Wentworth, well worth it.

Today, I finished listening to Persuasion. I couldn’t turn it off.  I know the book, love the story, but I just couldn’t leave Anne until she and Wentworth had been sufficiently reunited.  Granted, my dog did not listen with me this time.  I did get a whole bunch of my cross-stitching done though.

This book contains one of the most beautiful love letters I have ever read.  It is so beautiful and so satisfying, and from Captain Wentworth.  It is things like this that make me such a hopeless and unmitigated romantic.  It’s like a 19th-century version of When Harry Met Sally. (But better)

I can listen no longer in silence. I must speak to you by such means as are within my reach. You pierce my soul. I am half agony, half hope. Tell me not that I am too late, that such precious feelings are gone for ever. I offer myself to you again with a heart even more your own than when you almost broke it, eight years and a half ago. Dare not say that man forgets sooner than woman, that his love has an earlier death. I have loved none but you. Unjust I may have been, weak and resentful I have been, but never inconstant. You alone have brought me to Bath. For you alone, I think and plan. Have you not seen this? Can you fail to have understood my wishes? I had not waited even these ten days, could I have read your feelings, as I think you must have penetrated mine. I can hardly write. I am every instant hearing something which overpowers me. You sink your voice, but I can distinguish the tones of that voice when they would be lost on others. Too good, too excellent creature! You do us justice, indeed. You do believe that there is true attachment and constancy among men. Believe it to be most fervent, most undeviating, in F. W.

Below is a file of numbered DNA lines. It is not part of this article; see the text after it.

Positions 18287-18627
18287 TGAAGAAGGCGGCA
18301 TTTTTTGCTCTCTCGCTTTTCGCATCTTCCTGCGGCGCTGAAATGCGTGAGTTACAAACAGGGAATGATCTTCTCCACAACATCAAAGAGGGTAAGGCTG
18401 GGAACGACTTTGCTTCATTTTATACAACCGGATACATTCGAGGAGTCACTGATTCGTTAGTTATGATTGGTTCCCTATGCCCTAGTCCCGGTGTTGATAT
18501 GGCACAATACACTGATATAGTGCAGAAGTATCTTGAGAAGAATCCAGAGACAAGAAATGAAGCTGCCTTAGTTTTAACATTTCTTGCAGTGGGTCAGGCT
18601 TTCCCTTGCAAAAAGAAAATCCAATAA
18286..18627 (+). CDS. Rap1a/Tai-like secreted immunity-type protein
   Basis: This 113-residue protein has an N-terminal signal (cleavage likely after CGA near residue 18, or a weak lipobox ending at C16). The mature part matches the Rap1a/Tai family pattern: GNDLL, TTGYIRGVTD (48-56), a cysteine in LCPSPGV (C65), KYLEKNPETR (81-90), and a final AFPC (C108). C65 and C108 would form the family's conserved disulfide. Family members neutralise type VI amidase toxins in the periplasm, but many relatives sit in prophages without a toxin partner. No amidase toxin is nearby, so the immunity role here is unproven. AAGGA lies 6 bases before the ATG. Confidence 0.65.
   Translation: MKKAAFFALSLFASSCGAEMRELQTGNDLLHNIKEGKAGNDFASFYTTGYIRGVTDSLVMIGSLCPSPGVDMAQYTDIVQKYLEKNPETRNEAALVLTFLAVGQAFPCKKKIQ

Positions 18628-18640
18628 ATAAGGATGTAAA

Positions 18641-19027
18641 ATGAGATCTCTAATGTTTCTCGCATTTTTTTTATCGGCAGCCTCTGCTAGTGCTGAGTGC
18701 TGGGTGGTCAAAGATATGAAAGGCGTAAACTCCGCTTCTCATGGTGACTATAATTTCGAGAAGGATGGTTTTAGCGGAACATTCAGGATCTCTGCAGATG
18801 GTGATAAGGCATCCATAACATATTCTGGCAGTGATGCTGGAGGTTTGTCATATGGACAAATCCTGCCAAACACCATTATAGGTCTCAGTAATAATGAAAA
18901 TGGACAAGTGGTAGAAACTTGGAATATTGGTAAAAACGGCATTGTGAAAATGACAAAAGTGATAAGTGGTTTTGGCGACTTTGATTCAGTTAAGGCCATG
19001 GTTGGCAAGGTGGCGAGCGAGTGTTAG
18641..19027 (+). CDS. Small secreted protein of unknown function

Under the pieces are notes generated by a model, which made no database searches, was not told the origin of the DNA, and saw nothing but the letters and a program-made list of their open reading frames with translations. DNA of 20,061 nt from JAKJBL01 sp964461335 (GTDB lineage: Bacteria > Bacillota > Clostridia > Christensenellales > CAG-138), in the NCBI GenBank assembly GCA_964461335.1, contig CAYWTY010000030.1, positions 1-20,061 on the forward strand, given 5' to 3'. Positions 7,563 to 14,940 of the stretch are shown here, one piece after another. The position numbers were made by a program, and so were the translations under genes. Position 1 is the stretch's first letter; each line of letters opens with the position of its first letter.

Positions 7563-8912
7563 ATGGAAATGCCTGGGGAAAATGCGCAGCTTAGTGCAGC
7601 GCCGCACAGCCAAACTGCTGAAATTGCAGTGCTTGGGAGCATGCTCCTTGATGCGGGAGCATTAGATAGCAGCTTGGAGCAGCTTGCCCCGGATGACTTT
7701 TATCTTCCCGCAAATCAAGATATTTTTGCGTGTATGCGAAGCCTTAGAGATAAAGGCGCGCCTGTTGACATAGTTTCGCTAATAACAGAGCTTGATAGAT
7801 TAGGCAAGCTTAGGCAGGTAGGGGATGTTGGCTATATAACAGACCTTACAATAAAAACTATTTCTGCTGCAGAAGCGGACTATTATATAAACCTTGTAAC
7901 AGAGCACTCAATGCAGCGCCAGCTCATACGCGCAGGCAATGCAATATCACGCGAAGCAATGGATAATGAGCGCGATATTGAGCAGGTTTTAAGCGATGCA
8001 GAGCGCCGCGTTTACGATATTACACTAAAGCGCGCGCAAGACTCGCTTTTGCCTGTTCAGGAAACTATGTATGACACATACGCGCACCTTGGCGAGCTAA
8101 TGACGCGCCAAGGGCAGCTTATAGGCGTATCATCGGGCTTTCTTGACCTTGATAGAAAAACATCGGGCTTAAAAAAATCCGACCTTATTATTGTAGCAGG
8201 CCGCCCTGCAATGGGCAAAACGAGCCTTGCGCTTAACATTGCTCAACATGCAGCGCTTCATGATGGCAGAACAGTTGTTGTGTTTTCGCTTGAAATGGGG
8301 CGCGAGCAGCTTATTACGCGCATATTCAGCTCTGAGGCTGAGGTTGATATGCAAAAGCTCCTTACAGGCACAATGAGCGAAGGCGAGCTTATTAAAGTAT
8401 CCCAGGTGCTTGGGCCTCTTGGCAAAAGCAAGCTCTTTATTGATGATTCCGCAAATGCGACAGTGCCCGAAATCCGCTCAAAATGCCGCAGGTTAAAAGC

I’ve certainly set myself up well for the next ten weeks, haven’t I?  I’m just going to go from Austen to Bronte, swoon over Darcy, Wentworth, and Rochester, only to be disappointed when they do not appear in the tundra of Vermont.  Somehow, I feel one of the Russian greats would have been more conducive to my tasks…

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Filed under cross-stitching, Jane Austen, Persuasion, romance

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